Why I love Gmail

I manage 14 different email addresses through one single Gmail account. Any idea how many spam emails I get to those addresses in a 30-day period?

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SimpleModal v1.1 Released

There are three new options and the handling of data has been revamped. For more details, including documentation, demos, tests and downloads, visit the project page.

I'm finishing up a WordPress plugin based on SimpleModal, which should be ready soon. The Contact link above is powered by the new WordPress plugin.


jQuery bug – Ajax ‘no-cache’ parameter

In jQuery 1.2.1, when using the $.ajax function with cache: false, jQuery appends a parameter with the current timestamp to the URL. This parameter makes the URL unique and therefore prevents subsequent request from being retrieved from the browser cache.

However, the code that adds this 'no-cache' parameter does not check to see if it already exists and so under certain circumstances you can end up with URL's that look like:


It certainly makes the URL unique :)

I opened a ticket and submitted a patch, which was quickly optimized by a jQuery developer, davidserduke.

It's nice to see a project with responsive, helpful developers.

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Comparison of JavaScript compression methods

While creating the build system for our Java web application, I set out to do some benchmarking on some of the different JavaScript compression methods. When our project builds, I configured our Ant build script to create three different version of our JavaScript files; full source, minified (comments and whitespace removed), and packed (compressed).

I also configured Tomcat to use gzip compression and then ran six different test, the three version of our JavaScript files without gzip compression and the three versions with gzip compression.

I measured the load time and size using FireBug from within Firefox and recorded the following results:

Full Source Minified Packed
Without GZIP 167 KB | 329ms 95 KB | 281ms 70 KB | 313ms
With GZIP 67 KB | 297ms 48 KB | 219ms 47 KB | 312ms

Although my "tests" are very informal, I think that it is clear that the minified version with GZIP server compression offers the best results. It is only slightly larger than the packed version in size, but it loads almost 30% faster (due to the overhead of decompressing the packed version).

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Struts 2 bug – s:submit tag type=button rendering

In Struts 2.0.11, the s:submit tag with type=button does not render properly.

While working on a project using Struts 2, I was attempting to create a HTML button that looked something like:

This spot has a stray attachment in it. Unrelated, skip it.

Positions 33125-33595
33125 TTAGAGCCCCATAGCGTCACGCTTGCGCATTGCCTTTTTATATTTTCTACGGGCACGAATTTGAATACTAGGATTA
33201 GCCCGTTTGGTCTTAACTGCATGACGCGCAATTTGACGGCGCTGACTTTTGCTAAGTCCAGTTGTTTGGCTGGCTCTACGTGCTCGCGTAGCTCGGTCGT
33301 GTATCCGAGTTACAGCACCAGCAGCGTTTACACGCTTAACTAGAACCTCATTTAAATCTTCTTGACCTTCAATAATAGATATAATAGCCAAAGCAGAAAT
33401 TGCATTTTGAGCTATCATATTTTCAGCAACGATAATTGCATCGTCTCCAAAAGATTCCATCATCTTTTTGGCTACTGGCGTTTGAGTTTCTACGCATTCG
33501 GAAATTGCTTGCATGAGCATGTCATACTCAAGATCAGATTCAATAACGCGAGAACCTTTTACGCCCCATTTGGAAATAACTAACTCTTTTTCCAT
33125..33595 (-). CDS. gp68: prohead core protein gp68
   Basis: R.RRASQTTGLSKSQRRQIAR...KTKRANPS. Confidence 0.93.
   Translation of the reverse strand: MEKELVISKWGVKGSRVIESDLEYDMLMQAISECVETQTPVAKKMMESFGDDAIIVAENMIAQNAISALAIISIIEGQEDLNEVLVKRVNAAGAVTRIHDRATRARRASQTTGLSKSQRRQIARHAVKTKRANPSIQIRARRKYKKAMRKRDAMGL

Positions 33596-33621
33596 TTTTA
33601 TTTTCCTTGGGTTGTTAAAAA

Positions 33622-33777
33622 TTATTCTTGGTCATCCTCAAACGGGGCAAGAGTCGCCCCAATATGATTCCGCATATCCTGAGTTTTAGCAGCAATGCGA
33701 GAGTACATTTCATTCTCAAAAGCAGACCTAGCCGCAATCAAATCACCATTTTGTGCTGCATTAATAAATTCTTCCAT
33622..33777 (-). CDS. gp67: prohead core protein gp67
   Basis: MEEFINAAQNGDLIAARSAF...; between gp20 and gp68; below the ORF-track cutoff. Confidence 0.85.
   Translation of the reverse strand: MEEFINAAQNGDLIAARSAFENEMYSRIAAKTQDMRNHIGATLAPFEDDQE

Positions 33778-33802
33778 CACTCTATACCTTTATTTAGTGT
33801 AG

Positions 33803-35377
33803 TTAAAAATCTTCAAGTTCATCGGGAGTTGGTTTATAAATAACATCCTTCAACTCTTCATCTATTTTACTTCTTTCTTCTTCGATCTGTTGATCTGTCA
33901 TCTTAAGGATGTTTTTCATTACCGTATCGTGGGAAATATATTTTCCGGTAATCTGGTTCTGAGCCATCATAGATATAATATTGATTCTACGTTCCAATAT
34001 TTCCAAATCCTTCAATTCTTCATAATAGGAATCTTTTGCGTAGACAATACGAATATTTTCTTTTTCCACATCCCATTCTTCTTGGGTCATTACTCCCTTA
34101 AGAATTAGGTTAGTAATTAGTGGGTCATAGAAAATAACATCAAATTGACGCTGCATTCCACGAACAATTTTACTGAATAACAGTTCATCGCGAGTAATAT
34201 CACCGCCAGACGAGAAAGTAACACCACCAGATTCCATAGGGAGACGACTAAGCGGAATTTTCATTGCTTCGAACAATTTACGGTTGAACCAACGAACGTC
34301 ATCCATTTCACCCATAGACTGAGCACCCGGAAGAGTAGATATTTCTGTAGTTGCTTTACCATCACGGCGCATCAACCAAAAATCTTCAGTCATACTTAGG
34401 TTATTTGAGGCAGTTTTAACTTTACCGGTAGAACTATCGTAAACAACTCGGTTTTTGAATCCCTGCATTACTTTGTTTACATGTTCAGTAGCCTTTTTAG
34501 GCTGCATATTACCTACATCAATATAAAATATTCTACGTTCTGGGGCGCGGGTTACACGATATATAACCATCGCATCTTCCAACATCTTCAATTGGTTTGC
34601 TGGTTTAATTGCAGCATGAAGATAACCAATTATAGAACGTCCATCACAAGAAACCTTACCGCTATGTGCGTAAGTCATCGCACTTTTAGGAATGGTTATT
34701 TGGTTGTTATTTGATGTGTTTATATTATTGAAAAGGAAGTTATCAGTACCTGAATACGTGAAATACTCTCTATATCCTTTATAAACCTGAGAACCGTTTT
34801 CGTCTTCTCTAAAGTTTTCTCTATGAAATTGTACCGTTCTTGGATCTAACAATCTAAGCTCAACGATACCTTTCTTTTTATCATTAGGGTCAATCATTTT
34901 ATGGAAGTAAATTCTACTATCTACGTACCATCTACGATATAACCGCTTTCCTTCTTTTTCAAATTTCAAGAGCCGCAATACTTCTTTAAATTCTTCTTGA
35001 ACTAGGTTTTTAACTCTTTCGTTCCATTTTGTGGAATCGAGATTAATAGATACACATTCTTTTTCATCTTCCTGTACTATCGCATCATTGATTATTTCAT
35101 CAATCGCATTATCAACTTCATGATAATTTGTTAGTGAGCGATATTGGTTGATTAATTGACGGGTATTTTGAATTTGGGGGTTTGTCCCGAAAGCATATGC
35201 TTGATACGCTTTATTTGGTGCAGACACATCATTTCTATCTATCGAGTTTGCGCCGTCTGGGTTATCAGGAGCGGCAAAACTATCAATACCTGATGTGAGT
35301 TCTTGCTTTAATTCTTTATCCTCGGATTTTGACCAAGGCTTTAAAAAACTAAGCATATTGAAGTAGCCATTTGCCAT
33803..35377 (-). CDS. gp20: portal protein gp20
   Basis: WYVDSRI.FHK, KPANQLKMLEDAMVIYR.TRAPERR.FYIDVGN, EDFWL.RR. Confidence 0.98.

<button type="button" class="button positive save">
    <img src="/images/tick.png" alt="Save"> Save

I followed the Struts 2 Tag Reference for the submit tag and tried the following:

<s:submit type="button" cssClass="button positive save">
    <img src="/images/tick.png" alt="Save"> Save

Instead of rendering like my example above, it looks like:

<img src="/images/tick.png" alt="Save"> Save
<button type="submit" id="test_0" value="Submit" class="button positive save">Submit</button>

Not exactly what I had in mind... ;)

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Conditional page/post navigation links in WordPress (redux)

After more helpful input, I've decided to update my original solution.

Instead of overriding four WordPress functions and adding two new ones in my functions.php file, I have slimmed it down to just one:

 * If more than one page exists, return TRUE.
function show_posts_nav() {
	global $wp_query;
	return ($wp_query->max_num_pages > 1);

This function will tell me if there is more than one page...and if there is, I will show the posts navigation (next_posts_link and previous_posts_link). I updated my WordPress (index.php, archive.php and search.php) files with:

<?php if (show_posts_nav()) : ?>
<div class='navigation'>
	<span class='older'><?php next_posts_link('&laquo; Older Entries'); ?></span>
	<span class='newer'><?php previous_posts_link('Newer Entries &raquo;'); ?></span>
<?php endif; ?>

As for the single post next/previous links, I decided to remove the check because I'll always have more than one entry.

Much cleaner and less code ;)


Conditional page/post navigation links in WordPress

Update: This post has been replaced with an updated version.

While creating a new theme for this site, I added some CSS styling around the page/post navigation links.

For example, in my index.php page, I have the following HTML/WordPress code:

<div class='navigation'>
  <span class='older'><?php next_posts_link('&laquo; Older Entries') ?></span>
  <span class='newer'><?php previous_posts_link('Newer Entries &raquo;') ?></span>

And the following CSS code:

.navigation {font-size:.7em; background:#353535; height:16px; margin:0 -16px 8px -16px; padding:8px 6px 0px;}
.navigation span {margin-top:-4px;}
.navigation .older {float:left;}
.navigation .newer {float:right;}

Everything looked great, until I brought up a page that did not have a previous or next link. The styled navigation div was still there, but there was nothing in it. So, I set out to conditionally display the navigation div if either a previous or next link existed.

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New site design

I finally got around to updating the theme for this site. It was quite an adventure learning about WordPress Themes and its API. The more I use WordPress, the more I like it!

Thanks to my brother-in-law, Max, for helpful tips on my new logo and also to Michael Heilemann for his default WordPress theme, which I used as a reference.

As time allows, I'll be adding content to the about, resume, projects and contact pages.

If you have any comments or criticism ( hopefully constructive ;) ) on the new site design, I'd like to hear them...

Eric Martin